One of the toughest things that a gardener, landscaper or homeowner can do is give up their garden. This feeling of toughness is especially felt by those who live in climates with winters, like Stouffville, Ontario. After a long summer of toiling, keeping the plants alive and finally, displaying them for all jealous onlookers to see, it can be difficult for that aforementioned trio to watch as fall comes. With the fall, comes the death of plants not just in the forests or on the trails, but the death of plants in the garden as well. It’s a sad day for all, knowing that winter is around the corner, but it can be especially sad for those who worked so darn hard on their gardens.
So what can be done? One can always wait until next spring to get things started again, but the wait is long and that green thumb itch can come screaming back at any time. There is the option of planting winter plants yes, but outdoor gardening (heck, being outdoors in general) can be a real pain in the rear when the winter winds are howling. So, the question once again must be posed- what can be done. The answer? Indoor gardening.
It’s an answer that has existed for some time now, even one we started to explore on this website. However, there was a lot left untouched, and so we thought we should continue guiding potential indoor gardeners down the right path. It’s something that isn’t easy to get into, but should there be a gardener, landscaper or homeowner out there who wishes to continue their gardening post fall, it is the only right thing to do.
This may be a confusing section for a lot of homeowners, gardeners and landscapers. Wouldn’t one just be able too put their plants under the grow lights and let them grow? Well, while “grow” may be in the name of “grow light”, the temperature at which plants need to be in order to thrive is probably a little more important than some may think.
The truth is that temperatures of 65 degrees Fahrenheit to 75 degrees Fahrenheit are probably good for indoor plant growth. One can tell wether a plant is too hot or too cold by this indicator- plants that are too hot tend to be on the smaller side. Plants that are too cold however will tend to have leaves that are yellow, leaves that will die and fall off.
Another aspect one needs to look out for when they decide to start indoor gardening is the humidity of one’s gardening space. There are a million factors that contribute to a house not being all that humid in the colder months (winter tends to be drier, houses tend to run the heat in the winter in order to stay warm). One can tell wether or not the indoor gardening space is not humid enough by these factors:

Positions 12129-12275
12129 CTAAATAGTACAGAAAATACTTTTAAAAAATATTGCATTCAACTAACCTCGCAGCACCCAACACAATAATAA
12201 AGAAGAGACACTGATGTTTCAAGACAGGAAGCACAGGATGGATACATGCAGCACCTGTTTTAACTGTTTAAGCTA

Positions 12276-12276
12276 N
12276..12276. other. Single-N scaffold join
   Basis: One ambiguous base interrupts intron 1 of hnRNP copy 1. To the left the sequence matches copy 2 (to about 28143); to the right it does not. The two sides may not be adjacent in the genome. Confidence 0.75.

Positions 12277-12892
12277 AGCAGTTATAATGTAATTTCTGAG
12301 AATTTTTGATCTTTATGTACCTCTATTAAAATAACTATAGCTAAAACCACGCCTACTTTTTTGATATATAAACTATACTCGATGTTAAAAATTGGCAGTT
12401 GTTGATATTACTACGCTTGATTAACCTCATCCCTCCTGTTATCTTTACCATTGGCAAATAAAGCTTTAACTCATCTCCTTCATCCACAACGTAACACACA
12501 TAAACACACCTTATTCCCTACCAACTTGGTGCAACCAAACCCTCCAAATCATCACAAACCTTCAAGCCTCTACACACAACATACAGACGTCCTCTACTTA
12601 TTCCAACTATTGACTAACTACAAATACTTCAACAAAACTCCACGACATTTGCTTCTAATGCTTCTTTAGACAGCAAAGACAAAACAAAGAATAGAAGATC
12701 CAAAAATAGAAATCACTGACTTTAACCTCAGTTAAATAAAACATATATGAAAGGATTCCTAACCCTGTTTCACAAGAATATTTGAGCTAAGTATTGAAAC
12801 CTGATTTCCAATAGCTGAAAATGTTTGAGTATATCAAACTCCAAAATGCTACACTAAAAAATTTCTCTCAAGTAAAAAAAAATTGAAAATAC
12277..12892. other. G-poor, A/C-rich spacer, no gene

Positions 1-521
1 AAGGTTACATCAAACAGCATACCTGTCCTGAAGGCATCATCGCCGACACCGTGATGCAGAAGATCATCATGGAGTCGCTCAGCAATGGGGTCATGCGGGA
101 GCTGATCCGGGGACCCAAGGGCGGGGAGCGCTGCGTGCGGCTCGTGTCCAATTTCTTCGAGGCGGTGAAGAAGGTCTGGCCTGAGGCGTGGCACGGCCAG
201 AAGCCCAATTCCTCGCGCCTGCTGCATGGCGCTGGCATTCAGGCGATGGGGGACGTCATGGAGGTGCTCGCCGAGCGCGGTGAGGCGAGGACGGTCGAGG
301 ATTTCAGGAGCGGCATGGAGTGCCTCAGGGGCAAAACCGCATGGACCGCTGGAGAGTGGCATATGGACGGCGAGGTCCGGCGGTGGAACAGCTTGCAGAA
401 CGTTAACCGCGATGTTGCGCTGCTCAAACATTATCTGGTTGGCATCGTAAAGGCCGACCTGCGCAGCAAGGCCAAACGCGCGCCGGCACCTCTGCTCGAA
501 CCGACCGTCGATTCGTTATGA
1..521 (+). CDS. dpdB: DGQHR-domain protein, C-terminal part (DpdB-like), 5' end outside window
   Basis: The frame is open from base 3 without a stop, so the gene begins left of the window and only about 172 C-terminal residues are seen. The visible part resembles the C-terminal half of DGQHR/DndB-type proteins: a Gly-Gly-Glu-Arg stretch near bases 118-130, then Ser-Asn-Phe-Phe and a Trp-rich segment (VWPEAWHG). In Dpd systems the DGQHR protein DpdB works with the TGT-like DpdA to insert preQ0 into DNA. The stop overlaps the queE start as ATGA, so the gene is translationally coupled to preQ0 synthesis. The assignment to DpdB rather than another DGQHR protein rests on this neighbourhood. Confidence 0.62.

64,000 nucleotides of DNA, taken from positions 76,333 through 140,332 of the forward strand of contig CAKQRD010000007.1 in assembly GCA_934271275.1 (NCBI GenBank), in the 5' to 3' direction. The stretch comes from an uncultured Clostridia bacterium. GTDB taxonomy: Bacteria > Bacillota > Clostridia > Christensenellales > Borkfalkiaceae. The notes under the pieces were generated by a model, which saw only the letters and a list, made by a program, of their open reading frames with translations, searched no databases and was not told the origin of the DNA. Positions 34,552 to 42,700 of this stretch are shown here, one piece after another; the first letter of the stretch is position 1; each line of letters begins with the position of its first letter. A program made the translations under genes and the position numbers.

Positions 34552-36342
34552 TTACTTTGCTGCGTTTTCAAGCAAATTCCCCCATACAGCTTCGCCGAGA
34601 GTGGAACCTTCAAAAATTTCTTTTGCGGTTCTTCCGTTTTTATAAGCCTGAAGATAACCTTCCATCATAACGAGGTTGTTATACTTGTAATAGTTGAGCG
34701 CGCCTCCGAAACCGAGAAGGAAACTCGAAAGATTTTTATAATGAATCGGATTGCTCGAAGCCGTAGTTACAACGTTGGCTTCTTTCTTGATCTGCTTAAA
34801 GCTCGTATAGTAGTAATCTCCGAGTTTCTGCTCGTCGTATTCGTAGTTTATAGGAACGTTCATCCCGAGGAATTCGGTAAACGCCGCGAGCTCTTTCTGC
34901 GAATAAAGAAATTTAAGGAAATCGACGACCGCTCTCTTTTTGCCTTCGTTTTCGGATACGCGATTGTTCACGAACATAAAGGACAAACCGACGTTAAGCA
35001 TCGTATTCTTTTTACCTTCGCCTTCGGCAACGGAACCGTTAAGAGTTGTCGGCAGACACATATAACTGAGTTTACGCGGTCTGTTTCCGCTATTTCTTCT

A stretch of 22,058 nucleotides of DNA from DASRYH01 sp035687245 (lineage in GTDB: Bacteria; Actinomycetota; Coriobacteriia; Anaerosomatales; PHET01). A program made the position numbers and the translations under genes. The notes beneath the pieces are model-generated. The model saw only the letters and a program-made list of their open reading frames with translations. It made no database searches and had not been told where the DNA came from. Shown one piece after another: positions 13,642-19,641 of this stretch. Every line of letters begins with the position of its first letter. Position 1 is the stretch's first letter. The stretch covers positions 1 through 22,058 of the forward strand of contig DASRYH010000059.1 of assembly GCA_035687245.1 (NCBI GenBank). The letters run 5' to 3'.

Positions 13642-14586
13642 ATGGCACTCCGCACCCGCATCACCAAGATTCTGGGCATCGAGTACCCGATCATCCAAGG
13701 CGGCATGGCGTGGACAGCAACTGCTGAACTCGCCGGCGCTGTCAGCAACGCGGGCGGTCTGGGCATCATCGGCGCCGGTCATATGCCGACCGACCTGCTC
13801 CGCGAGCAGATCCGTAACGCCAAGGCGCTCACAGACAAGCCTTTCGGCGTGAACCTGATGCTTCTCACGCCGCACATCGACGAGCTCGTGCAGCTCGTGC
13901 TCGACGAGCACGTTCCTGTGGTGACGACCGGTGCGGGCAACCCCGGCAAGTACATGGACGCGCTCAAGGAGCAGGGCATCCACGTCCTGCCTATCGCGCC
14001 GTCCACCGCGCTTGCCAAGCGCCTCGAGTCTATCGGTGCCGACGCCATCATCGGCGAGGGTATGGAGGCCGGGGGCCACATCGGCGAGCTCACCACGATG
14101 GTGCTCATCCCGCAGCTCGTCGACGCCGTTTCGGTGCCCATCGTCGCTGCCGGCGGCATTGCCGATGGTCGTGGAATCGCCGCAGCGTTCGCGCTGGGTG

The tips of the leaves of one’s plants are turning brown.
The leaves start to fall off.
The plants look dry.
But how can one increase the humidity of ones plants? They aren’t cigars, one can’t just toss a Boveda pack next to their plant and call it a day. There are some things one can do, and they tend to be fairly simple.
1- Mist plants. If one decides that their plants need some more humidity in their life, one of the best things that any landscaper, homeowner or gardener can do is to mist their plants almost daily. It keeps them wet and in turn keeps them humid. However, there are certain plants out there who may actually contract disease from being misted, so some research is required.
2- The Tray of Water. Another great way to increase the humidity of a indoor gardening area is to place a tray of water near the plants. This will undoubtedly create a little more moisture in the air, ensuring that the plants will remain a little more humid. However, it should be noted that the tray should be AROUND the planting area, and the plants themselves should not be in the tray, as that may cause some problems with the growing.
3- Bring Em’ Together. What’s great for a plants humidity is socializing them with other plants. Levity aside, it is very beneficial to keep plants close together in order to create a small micro environment. The closeness of the plants will create humidity, as the relative nature of their closeness is known to do.
4- A Humidifier. What does one do when they are feeling dry in their own home? They run a humidifier, of course! Believe it or not, this can work just as well for the plants in ones indoor gardening space as well. Yes, some humidifiers tend to fall on the more expensive side, but the truly committed gardener, landscaper or homeowner knows that the expense is worth the life of their plants.
And so, this article about indoor gardening has come to an end. But there was a lot learned about indoor gardening today. We learned about the right temperatures at which to keep the plants, as well as some determiners to show wether or not the plants are too hot or too cold. We also learned that humidity plays a huge part in wether or not plants being grown indoors thrive or not. We learned once again how to determine wether or not the plants need more humidity, and we learned some steps to take in order to add some more humidity to an otherwise dry indoor gardening space.
In the end, it can be really tough for a homeowner, gardener or landscaper to give up their garden. It’s something they worked really hard on for almost half the year and seeing it go can be challenging. However, today we learned that we don’t have to give up those precious gardens. All they really need is a change of scenery and they can thrive all year round.